How does an Ur-Ethos relate to biblical ethics? First, those found in the bible are not necessarily original in and of themselves. The accounts of the giving of the law are original, not so much in the content of the morality commanded, but in the fact that it is a covenant command, involving exclusive allegiance to Yahweh. What about Christian ethics? Is there a specifically Christian ethic? Actually, the only thing unique to Christianity, Küng insists, is not morality, an abstract idea, or anything else, but the concrete and crucified Jesus as the living Christ’ (cf. 215). This Jesus, this Person, possess a realisability, clearness and audibility, more than any idea or abstract principle. He becomes orientation for an ethically floundering, meaningless, drugged up and violent society. He is, after all, called ‘the light of the world’ (Joh 8:12). However, this is not, Küng goes on, to deny the presence of ‘other lights’, as indeed Islam, Confucius, Hinduism etc. is for millions of other people in the world.

And what does a World-Ethos have to do with the religions? Küng answers:
‘The instructions of the World-Ethos can be for this world-responsibility, a ground-orientation, and one that in no way excludes the special orientation in ones religion or philosophy. Quite the opposite, each can contribute, in their own way, to a World-Ethos’ (217).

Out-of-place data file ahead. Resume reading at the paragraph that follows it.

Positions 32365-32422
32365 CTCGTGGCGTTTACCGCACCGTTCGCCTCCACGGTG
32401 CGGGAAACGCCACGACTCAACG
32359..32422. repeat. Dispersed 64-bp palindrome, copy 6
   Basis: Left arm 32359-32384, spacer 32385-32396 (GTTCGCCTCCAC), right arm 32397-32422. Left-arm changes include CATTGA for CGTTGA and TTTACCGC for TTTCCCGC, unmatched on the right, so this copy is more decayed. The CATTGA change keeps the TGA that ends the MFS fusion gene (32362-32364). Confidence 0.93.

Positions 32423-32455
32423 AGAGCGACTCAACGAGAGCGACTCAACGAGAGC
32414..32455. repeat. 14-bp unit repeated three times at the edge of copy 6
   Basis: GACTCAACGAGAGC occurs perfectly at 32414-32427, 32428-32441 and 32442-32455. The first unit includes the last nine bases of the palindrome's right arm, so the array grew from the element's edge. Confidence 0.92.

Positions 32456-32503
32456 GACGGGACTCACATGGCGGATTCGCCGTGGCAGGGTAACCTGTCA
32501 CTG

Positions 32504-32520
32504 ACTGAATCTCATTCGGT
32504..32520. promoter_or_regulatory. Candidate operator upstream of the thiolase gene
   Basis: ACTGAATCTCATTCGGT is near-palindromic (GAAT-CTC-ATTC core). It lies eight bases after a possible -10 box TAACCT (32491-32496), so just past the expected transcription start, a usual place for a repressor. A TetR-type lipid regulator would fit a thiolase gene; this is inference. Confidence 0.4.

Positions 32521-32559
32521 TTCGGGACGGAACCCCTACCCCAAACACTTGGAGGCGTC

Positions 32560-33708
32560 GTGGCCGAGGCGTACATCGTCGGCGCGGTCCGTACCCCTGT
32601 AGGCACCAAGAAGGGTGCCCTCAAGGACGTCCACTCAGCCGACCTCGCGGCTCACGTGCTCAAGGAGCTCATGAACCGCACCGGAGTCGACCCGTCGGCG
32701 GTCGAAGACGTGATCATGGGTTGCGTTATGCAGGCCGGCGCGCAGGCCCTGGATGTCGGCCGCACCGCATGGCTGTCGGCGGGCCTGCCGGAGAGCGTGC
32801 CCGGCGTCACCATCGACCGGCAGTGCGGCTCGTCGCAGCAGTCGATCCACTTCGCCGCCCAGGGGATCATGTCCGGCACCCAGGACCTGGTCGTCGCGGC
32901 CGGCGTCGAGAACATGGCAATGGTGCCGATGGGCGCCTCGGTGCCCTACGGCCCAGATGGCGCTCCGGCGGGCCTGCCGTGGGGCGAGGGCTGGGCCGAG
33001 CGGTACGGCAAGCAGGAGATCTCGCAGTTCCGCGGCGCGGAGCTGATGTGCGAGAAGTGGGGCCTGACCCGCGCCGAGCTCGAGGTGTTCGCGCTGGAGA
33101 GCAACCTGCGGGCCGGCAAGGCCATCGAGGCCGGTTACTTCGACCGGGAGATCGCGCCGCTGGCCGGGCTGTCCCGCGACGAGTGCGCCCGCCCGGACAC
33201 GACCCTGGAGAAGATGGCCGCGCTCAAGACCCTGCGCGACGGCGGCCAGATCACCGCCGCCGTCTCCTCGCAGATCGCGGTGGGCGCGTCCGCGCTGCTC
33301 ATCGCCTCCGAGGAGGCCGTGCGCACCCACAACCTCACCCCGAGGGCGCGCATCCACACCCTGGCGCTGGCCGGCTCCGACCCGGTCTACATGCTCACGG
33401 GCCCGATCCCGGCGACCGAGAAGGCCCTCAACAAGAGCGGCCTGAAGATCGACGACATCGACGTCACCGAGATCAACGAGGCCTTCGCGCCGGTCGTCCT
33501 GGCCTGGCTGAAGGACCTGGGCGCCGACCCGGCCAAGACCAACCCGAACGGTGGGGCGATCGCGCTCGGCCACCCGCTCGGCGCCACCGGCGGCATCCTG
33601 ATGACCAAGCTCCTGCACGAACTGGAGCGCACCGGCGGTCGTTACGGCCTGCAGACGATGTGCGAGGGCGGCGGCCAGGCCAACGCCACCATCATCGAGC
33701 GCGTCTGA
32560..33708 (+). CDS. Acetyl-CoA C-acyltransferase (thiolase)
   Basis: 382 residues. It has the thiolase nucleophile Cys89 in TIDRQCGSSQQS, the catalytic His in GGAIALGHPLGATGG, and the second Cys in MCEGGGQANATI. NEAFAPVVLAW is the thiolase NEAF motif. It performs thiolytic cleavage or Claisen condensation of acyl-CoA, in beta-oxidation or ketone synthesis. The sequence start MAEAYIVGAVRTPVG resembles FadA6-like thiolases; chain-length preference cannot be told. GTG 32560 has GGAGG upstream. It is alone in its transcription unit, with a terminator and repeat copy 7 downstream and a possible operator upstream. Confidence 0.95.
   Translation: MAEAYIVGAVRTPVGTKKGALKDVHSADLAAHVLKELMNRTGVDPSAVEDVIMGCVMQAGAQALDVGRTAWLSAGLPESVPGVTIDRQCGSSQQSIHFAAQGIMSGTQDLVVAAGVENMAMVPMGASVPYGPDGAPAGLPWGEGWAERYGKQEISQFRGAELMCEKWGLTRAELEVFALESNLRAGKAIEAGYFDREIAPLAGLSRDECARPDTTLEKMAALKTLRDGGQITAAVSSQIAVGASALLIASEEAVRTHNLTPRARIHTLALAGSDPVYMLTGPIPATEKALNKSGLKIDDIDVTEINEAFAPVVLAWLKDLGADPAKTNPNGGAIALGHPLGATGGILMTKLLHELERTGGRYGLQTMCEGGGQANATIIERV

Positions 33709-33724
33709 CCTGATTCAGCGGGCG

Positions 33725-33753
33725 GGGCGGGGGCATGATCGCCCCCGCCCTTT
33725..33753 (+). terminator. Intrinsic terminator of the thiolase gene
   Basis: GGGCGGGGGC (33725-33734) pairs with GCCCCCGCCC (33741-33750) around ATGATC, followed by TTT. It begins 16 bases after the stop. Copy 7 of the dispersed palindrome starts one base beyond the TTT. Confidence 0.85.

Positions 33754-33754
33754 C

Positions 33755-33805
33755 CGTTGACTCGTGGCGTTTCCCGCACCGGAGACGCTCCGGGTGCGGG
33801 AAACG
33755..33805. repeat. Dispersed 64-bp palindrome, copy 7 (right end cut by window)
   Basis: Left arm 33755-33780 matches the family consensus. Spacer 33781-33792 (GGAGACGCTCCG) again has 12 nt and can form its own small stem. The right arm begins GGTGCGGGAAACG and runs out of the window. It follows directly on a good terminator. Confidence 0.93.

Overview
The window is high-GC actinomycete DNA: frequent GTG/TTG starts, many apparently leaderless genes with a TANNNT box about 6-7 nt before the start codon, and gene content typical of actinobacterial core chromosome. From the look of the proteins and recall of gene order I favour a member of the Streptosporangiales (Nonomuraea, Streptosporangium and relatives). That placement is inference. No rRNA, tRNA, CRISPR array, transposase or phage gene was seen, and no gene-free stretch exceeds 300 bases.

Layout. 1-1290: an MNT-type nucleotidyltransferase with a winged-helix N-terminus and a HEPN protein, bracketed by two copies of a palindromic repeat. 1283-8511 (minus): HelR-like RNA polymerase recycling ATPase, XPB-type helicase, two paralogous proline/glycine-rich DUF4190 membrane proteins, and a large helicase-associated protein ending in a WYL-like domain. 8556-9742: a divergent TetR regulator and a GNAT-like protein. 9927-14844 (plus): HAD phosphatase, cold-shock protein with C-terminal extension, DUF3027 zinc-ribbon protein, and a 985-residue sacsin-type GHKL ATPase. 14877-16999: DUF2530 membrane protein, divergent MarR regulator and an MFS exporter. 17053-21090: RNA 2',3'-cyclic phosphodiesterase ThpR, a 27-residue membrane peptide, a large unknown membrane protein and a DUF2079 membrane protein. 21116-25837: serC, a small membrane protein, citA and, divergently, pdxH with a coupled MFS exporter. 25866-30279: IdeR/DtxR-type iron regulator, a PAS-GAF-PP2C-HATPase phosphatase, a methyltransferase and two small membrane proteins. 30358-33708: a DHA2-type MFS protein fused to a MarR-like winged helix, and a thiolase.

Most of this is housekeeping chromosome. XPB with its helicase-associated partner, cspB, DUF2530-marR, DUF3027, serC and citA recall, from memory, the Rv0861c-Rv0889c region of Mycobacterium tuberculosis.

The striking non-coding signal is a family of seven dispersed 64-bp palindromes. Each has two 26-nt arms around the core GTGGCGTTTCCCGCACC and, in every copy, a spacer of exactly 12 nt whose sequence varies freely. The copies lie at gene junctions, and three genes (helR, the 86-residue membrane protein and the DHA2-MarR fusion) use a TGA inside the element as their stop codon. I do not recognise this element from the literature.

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Thursday, July 13, 2006

Küng and the reality of human freedom

Review of Hans Küng’s, Der Anfang aller Dinge, section E, Pt. 3 of 4.

4. The limits of brain science

The most recent research has shown that the closer neuroscientists analyse the functions of the brain, the less they actually understand, in light of the usual models, central aspects of the consciousness. So, the prophesied explanation of the relation between brain and consciousness is not, now many claim, to be expected at all (cf. 200-201). Indeed, ‘Brain research offers, at this time, no empirically provable theory about the coherence of spirit and brain, of consciousness and nervous system’ (202).

In terms of the ‘freedom’ debate, in certain situations the decision process of our whole brain enables one to even resist limbic reflexes. And in that, Küng insists, is freedom of will made clear: to set goals and values, and to follow them through, independently of external or internal foreign influences (cf. 204)

But does an ‘I’ exists to make these goals and follow them through?

Citing the words of the neuroscientist, Wolfgang Prinz, Küng maintains: ‘Biologists can explain how the chemistry and physics of the brain functions. But no one knows, up till now, how this becomes an “I” experience, nor how the brain creates meaning at all’ (204). Besides, the ‘spirit’ of a human hardly resides simply in the brain, but in the entire bodily life of a human. The ‘I’ is certainly a social construction, but precisely therefore it is no illusion.